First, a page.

• Plant some trees
  • Hungry for more ideas? Check out my post from 2010, 40 Ideas for the 40th Anniversary of Earth Day

Pledge your activities, encourage your patrons to do the same and advertise your commitment to The Earth Day Network’s “billion acts of green” through the library!

Earth Day 2012 is on Sunday, April 22. But feel free to celebrate for the whole month of April or year round!

 

Buildings are for People

Earlier this week I was at a library presenting a workshop for trustees (not a Greening Your Library session but a very fun Advocacy Boot Camp) in a beautiful community room overlooking Lake Mahopac. As we wrapped up and started to pack up our flip charts, laptop and data projector the next group who had reserved the space – an outside community group – was trickling in and setting up – what a popular place! As we overlapped in this space I overheard a snippet of a conversation that went a little like this:

“Our building is [stupid]. Can you believe the AC (air conditioning) came on today? It was like 3 degrees outside at lunch time! It’s controlled by a computer so we put gel ice packs on the thermostats to trick it and made the heat come on.”

I stopped in my tracks and thought, “She’s right, that is [stupid].” Everyone is losing out. The staff are unhappy and distracted (how long did it take them to come up with the ice pack trick?) which probably shows in their work and customer service habits. The building is confused and it’s systems are not optimized which probably means it costs more to heat and cool the building and increases the likelihood that the equipment will wear out sooner. The potential for damaging the building (what if that ice pack leaks and shorts out the thermostat?) increases when staff start to jerry-rig its systems. All of this adds up to money. Loss of productivity, building repairs, increase oil/gas use, increase electricity use…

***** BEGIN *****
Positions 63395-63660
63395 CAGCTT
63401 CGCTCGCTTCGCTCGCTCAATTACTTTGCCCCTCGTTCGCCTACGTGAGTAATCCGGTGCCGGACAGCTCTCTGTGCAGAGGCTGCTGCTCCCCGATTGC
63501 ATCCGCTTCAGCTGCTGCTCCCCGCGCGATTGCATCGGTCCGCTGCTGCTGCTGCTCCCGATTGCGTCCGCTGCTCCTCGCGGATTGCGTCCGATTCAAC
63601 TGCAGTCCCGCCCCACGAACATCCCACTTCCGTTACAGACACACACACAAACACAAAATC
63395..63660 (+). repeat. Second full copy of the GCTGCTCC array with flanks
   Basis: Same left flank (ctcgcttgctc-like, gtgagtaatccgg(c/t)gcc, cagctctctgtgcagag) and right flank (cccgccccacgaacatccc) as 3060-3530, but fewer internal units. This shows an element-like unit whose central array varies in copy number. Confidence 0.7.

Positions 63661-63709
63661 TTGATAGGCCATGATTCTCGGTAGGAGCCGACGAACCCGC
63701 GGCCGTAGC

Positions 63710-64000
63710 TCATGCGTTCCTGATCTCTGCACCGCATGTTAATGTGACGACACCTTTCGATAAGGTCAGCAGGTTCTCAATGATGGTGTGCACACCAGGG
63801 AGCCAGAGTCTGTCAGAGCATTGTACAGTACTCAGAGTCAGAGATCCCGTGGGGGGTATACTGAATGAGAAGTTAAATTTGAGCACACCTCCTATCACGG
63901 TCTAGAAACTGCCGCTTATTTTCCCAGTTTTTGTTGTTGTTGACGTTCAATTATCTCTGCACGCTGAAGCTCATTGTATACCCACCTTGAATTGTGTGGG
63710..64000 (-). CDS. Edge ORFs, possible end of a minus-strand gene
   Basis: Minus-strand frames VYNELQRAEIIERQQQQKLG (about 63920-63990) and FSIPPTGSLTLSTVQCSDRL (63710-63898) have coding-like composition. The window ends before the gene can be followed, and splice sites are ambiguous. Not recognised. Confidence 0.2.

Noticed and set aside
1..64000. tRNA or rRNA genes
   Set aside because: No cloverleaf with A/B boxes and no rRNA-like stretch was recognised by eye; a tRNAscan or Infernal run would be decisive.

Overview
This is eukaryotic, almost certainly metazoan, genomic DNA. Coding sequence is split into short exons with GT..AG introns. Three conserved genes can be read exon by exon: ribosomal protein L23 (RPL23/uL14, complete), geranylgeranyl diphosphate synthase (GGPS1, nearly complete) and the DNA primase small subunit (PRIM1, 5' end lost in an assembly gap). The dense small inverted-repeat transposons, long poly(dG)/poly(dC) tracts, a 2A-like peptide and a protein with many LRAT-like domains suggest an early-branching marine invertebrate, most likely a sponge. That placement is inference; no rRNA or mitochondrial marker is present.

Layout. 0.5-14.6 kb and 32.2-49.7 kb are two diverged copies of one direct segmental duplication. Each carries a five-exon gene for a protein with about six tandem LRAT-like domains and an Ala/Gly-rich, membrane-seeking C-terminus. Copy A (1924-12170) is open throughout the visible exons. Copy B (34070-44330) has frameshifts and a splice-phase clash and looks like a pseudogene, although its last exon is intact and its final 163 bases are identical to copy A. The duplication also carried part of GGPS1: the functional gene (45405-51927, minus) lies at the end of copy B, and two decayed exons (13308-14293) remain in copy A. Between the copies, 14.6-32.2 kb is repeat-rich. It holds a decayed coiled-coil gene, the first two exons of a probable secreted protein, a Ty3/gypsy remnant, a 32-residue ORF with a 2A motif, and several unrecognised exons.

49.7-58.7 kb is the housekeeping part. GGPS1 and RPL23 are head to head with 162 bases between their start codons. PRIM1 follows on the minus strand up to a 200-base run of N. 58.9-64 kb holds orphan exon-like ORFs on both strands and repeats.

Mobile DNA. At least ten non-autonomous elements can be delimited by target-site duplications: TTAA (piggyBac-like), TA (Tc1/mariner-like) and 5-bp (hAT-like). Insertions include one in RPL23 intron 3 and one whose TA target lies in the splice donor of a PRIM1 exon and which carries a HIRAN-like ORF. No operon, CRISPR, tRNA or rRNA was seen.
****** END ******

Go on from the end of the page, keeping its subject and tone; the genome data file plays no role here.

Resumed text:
Buildings are for people. Your facility operations should take this into account. From whether or not the environmental controls meet the needs of the people in the space to the cleaning products used – we have to find the balance between human comfort, pricing of products, utility costs and the staff time devoted to maintaining the buildings.

In one of my courses for my Sustainable Building Advisor certification a classmate of mine who previously had been a facility manager for a local college shared that in his tenure there the most frequent complaints from the faculty were temperature complaints, too hot in the classroom or too cold. He also said it was more psychological than related to physiology; which he “scientifically tested” by reporting back to complainants that he had made changes to the settings at their request when he really had not. He said 9 times out of 10 they were satisfied when he had actually not made a change at all.